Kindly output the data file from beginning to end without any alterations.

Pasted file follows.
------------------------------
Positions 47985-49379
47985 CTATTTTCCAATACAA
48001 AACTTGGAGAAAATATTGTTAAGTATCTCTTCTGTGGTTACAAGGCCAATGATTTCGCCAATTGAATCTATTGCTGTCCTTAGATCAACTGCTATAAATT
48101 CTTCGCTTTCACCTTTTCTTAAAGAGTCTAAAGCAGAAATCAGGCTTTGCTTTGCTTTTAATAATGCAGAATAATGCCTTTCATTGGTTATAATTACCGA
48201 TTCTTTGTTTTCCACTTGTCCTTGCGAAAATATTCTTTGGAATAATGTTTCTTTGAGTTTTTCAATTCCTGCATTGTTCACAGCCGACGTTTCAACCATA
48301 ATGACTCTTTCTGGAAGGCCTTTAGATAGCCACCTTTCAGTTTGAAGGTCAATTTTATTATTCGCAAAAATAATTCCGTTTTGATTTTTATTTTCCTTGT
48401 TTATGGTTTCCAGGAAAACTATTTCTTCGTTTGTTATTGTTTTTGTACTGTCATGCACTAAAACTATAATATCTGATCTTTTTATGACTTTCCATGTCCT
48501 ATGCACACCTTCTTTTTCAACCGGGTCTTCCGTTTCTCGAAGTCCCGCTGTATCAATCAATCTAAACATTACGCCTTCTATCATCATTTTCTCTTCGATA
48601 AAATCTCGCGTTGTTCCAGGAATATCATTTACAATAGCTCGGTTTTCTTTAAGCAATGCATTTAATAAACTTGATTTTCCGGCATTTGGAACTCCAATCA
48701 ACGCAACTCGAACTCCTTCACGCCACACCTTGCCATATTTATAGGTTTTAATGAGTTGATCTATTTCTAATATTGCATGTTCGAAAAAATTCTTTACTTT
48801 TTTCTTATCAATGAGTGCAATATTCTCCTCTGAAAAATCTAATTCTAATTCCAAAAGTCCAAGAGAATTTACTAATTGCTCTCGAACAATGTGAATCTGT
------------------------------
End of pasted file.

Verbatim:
Positions 47985-49379
47985 CTATTTTCCAATACAA
48001 AACTTGGAGAAAATATTGTTAAGTATCTCTTCTGTGGTTACAAGGCCAATGATTTCGCCAATTGAATCTATTGCTGTCCTTAGATCAACTGCTATAAATT
48101 CTTCGCTTTCACCTTTTCTTAAAGAGTCTAAAGCAGAAATCAGGCTTTGCTTTGCTTTTAATAATGCAGAATAATGCCTTTCATTGGTTATAATTACCGA
48201 TTCTTTGTTTTCCACTTGTCCTTGCGAAAATATTCTTTGGAATAATGTTTCTTTGAGTTTTTCAATTCCTGCATTGTTCACAGCCGACGTTTCAACCATA
48301 ATGACTCTTTCTGGAAGGCCTTTAGATAGCCACCTTTCAGTTTGAAGGTCAATTTTATTATTCGCAAAAATAATTCCGTTTTGATTTTTATTTTCCTTGT
48401 TTATGGTTTCCAGGAAAACTATTTCTTCGTTTGTTATTGTTTTTGTACTGTCATGCACTAAAACTATAATATCTGATCTTTTTATGACTTTCCATGTCCT
48501 ATGCACACCTTCTTTTTCAACCGGGTCTTCCGTTTCTCGAAGTCCCGCTGTATCAATCAATCTAAACATTACGCCTTCTATCATCATTTTCTCTTCGATA
48601 AAATCTCGCGTTGTTCCAGGAATATCATTTACAATAGCTCGGTTTTCTTTAAGCAATGCATTTAATAAACTTGATTTTCCGGCATTTGGAACTCCAATCA
48701 ACGCAACTCGAACTCCTTCACGCCACACCTTGCCATATTTATAGGTTTTAATGAGTTGATCTATTTCTAATATTGCATGTTCGAAAAAATTCTTTACTTT
48801 TTTCTTATCAATGAGTGCAATATTCTCCTCTGAAAAATCTAATTCTAATTCCAAAAGTCCAAGAGAATTTACTAATTGCTCTCGAACAATGTGAATCTGT